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Speech Mechanism in Pseudohypertrophic Muscular Dystrophy

Am J Dis Child. 1965;109(6):538-543. doi:10.1001/archpedi.1965.02090020540008.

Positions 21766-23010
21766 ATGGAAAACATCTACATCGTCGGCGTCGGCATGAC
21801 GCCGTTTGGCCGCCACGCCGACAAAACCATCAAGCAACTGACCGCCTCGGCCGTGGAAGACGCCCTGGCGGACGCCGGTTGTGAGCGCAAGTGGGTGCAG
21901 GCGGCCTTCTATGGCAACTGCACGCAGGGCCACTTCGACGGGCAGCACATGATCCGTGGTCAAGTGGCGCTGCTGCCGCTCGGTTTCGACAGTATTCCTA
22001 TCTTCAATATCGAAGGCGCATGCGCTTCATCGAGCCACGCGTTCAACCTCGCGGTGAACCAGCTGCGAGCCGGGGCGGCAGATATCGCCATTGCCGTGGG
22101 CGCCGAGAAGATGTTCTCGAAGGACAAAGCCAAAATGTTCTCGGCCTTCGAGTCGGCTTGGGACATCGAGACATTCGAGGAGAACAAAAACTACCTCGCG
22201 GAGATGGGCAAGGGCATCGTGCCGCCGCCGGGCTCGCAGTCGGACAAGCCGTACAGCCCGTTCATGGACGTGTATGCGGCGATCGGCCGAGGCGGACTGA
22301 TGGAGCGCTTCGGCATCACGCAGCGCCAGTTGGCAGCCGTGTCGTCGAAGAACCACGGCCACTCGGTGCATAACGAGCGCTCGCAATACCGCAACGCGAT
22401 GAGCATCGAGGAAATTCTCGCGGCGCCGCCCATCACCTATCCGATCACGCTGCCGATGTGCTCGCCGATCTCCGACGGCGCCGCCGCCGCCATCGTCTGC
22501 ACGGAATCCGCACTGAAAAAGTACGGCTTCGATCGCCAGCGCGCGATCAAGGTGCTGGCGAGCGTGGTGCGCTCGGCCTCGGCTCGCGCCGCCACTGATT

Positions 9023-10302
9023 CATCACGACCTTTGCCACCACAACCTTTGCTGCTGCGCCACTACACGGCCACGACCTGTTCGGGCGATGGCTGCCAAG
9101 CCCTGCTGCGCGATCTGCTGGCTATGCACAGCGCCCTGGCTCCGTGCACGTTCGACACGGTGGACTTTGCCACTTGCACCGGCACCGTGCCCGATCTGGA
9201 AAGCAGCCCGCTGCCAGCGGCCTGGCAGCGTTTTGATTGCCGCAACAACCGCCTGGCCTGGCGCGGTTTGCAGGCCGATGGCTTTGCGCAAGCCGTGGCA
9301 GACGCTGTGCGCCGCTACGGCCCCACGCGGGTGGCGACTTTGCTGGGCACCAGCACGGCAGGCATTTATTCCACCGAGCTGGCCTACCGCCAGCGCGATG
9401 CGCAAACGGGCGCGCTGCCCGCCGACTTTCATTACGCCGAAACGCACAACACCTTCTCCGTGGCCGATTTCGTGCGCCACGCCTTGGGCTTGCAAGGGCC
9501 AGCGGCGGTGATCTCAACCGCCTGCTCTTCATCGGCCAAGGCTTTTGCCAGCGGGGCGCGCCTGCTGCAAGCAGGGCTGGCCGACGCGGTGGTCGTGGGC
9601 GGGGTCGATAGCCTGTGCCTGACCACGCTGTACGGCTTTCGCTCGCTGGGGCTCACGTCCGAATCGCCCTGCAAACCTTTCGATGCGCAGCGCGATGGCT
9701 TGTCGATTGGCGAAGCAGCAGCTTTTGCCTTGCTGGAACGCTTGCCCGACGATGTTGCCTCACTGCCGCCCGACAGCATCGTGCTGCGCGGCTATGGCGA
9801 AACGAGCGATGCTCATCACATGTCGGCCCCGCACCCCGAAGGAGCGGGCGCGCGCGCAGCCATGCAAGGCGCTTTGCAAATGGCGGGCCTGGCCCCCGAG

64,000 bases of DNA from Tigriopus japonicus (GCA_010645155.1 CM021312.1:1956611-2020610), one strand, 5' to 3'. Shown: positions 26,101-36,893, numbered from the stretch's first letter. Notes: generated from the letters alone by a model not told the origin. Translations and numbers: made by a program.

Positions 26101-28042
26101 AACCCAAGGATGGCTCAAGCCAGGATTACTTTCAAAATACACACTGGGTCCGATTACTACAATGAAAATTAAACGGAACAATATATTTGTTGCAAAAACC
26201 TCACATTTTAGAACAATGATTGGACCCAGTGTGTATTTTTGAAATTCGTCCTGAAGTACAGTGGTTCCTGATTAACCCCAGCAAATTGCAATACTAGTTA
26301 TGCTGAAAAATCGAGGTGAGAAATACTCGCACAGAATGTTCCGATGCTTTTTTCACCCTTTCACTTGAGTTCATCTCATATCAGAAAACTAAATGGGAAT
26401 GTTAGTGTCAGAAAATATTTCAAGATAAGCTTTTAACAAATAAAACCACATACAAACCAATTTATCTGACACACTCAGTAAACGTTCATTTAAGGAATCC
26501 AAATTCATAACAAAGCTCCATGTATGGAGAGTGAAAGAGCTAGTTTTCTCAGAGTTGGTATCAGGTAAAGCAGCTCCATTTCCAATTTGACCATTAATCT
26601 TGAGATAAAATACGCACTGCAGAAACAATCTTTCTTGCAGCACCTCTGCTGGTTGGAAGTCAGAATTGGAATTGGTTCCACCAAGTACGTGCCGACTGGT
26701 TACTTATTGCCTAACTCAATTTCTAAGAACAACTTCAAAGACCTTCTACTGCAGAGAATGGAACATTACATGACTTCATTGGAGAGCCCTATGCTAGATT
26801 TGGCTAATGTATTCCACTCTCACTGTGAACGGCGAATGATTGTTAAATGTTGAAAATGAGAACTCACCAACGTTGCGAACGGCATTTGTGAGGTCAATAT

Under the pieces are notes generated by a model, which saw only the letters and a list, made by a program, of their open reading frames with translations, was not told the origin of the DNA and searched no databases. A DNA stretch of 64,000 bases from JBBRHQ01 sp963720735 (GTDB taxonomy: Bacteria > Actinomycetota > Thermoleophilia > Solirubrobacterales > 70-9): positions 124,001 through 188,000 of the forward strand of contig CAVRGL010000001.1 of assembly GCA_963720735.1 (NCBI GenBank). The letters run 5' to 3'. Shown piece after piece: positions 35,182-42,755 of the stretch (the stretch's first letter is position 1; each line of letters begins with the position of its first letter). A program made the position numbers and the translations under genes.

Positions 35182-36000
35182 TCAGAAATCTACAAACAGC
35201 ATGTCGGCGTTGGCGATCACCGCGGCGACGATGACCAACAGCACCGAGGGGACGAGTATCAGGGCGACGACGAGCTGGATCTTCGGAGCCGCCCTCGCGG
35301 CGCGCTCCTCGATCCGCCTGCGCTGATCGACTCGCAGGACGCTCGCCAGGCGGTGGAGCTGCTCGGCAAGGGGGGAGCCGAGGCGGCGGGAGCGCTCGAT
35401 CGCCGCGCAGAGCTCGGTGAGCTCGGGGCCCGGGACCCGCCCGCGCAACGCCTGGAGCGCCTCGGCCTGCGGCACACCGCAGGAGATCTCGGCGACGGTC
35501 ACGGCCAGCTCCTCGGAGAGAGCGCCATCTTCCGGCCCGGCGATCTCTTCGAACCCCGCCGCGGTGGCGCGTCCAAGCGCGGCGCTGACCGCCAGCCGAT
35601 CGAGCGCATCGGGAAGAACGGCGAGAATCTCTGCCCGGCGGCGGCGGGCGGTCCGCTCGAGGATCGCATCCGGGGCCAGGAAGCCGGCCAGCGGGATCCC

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PSEUDOHYPERTROPHIC muscular dystrophy of Duchenne is the most common form of muscular dystrophy seen in children. It is transmitted as a sex-linked recessive gene, occurs primarily in males, is generally manifest by the 3rd year of life, and results in death, usually before the 25th year. There is a characteristic progression of muscular weakness starting in the pelvic girdle and trunk, and eventually involving virtually all the striated musculature, including the tongue, facial, masticatory, and respiratory muscles.1,2 The visceral musculature is spared. Enlargement of the calf muscles and occasionally of other muscle groups accounts for the name pseudohypertrophic muscular dystrophy. The diagnosis in the advanced stages is not difficult. However, in the early stages it may have to depend on laboratory studies, such as serum enzymology, electromyography, and muscle biopsy, because clinical signs of weakness may not appear until approximately 50% of the maximum muscle strength is lost.


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